Olga: A Daughter’s Tale by Marie-Therese Browne is a beautiful story of a Jamaican family at the turn of the 20th century. I did not expect to enjoy the book as much as I did. As it was, I could hardly put it down and finished it in a day.
Several themes are discussed in the book, including the fascinating history of Jamaica, that I knew nothing of and found very interesting. The class system of whites, coloreds and blacks really opened my eyes to prejudice world-wide.
Olga Browney’s family history is documented. Her white mother, from England, married a black man from Jamaica and was disowned by her parents, and for all intents and purposes, her sister, as well. They had eleven children with Olga being the third youngest, born in 1915. The family was wealthy by Jamaican standards.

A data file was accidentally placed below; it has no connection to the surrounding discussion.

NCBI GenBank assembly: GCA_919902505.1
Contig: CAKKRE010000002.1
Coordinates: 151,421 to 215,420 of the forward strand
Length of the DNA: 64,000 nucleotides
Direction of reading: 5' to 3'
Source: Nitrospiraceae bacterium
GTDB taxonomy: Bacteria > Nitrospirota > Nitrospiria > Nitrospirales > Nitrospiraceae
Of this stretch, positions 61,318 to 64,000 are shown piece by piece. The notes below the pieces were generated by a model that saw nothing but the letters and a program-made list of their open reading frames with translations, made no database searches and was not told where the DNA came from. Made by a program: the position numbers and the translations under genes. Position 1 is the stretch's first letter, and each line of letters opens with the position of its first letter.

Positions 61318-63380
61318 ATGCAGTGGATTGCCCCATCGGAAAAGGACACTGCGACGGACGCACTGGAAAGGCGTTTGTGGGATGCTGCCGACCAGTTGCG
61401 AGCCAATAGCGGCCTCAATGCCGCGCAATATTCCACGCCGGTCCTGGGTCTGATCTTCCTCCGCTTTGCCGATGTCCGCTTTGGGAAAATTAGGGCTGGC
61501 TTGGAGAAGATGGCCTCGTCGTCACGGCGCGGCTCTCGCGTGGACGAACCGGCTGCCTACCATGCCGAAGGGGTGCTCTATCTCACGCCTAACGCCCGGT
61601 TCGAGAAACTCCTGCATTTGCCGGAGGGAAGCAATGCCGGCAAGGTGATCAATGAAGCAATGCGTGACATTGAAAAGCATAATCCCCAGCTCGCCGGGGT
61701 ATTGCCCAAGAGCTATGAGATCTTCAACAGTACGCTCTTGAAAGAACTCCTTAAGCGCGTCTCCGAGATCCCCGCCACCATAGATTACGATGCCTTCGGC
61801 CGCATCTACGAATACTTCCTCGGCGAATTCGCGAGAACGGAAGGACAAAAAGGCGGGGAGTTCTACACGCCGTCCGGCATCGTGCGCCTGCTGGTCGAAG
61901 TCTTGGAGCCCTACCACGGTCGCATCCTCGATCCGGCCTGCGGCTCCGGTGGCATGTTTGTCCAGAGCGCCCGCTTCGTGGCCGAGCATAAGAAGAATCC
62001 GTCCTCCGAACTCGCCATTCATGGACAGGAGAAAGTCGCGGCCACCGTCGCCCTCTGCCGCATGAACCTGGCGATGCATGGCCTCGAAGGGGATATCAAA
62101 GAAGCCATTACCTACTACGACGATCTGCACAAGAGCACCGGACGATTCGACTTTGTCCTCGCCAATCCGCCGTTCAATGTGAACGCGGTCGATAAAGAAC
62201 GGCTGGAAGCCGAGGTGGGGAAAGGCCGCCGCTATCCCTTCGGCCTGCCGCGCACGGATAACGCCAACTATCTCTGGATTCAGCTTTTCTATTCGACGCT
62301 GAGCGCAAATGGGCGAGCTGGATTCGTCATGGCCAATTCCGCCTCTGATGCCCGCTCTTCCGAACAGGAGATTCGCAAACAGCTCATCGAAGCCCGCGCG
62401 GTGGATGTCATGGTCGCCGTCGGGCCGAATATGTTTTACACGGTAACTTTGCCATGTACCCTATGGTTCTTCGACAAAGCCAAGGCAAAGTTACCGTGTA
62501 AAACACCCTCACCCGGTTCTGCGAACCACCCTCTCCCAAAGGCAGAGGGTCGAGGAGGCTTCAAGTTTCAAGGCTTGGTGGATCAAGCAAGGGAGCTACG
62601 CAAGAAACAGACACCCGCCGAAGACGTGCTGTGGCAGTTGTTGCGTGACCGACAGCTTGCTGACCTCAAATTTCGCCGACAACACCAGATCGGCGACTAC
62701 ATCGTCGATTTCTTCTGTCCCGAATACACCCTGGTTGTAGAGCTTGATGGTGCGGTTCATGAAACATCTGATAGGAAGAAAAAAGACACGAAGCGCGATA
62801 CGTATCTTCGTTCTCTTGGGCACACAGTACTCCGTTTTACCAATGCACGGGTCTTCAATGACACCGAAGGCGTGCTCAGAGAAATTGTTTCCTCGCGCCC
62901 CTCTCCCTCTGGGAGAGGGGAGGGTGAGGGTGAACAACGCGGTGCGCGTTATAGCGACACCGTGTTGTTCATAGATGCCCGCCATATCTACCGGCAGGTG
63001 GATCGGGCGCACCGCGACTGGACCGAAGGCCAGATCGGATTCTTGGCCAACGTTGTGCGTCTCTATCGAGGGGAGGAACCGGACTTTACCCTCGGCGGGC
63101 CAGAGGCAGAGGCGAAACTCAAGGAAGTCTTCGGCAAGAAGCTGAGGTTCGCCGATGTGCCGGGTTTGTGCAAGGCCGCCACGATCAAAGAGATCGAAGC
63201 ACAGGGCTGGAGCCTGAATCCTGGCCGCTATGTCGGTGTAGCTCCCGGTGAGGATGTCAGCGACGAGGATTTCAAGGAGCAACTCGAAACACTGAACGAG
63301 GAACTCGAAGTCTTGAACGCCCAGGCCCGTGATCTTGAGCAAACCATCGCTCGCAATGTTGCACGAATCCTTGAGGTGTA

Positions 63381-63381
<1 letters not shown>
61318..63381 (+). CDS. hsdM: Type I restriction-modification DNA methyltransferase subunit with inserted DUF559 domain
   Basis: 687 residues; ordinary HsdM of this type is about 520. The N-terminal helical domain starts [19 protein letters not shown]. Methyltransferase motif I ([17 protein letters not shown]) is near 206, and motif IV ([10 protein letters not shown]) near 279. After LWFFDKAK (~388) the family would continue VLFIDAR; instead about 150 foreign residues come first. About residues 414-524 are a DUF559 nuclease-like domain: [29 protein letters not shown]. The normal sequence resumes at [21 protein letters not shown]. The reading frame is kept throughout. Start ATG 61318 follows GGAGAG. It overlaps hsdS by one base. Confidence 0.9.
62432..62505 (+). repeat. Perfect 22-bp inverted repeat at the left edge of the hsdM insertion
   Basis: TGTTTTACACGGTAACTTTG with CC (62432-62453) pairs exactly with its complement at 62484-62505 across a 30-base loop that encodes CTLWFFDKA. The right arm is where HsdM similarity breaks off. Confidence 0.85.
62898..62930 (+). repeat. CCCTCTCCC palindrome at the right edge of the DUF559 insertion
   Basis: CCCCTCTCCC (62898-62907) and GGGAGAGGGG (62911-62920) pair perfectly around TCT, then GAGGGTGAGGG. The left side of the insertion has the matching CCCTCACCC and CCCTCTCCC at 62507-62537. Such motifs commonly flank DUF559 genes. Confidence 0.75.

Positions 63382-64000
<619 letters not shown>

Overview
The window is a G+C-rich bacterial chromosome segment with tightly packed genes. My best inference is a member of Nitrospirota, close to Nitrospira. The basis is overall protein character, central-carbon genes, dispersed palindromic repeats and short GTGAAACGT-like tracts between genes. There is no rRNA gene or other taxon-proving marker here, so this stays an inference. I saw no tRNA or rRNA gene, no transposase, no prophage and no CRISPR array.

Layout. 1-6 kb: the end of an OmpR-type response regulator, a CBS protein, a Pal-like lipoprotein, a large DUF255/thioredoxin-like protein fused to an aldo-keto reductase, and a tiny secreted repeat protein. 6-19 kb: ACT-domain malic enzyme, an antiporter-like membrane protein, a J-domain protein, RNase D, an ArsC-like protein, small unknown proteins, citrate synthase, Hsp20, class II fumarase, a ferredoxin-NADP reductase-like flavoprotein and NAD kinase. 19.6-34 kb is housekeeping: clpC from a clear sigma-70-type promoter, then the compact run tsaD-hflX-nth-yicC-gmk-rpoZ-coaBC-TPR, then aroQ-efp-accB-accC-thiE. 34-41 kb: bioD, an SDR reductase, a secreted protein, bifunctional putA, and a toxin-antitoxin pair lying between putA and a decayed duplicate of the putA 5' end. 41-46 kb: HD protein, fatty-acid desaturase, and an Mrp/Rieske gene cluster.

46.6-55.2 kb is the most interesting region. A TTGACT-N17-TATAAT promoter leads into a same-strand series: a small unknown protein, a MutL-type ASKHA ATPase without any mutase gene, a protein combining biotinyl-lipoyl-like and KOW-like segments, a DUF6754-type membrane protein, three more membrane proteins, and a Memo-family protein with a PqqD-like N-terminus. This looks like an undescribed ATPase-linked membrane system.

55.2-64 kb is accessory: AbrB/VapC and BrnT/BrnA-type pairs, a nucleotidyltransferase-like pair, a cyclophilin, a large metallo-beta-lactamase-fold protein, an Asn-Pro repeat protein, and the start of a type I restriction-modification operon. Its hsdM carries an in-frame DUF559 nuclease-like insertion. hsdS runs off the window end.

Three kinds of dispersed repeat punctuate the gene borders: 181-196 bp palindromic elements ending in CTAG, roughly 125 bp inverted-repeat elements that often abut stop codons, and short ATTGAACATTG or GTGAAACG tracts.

In 1939, Olga goes to England to stay with her aunt, planning to stay for six months. When World War II erupts in Great Britain, her plans change and she enrolls in nursing school. An unexpected pregnancy forces her to abandon her nursing career. After baby Marie is born, Olga holds a series of jobs to support herself and her child. Olga refuses to tell her family in Jamaica about the baby and the circumstances of her birth, even when she is desperate for money.
This story is tragic not only in the events that occur, but because it is true. Olga’s courage and tenacity are admirable. I wish I could have met her.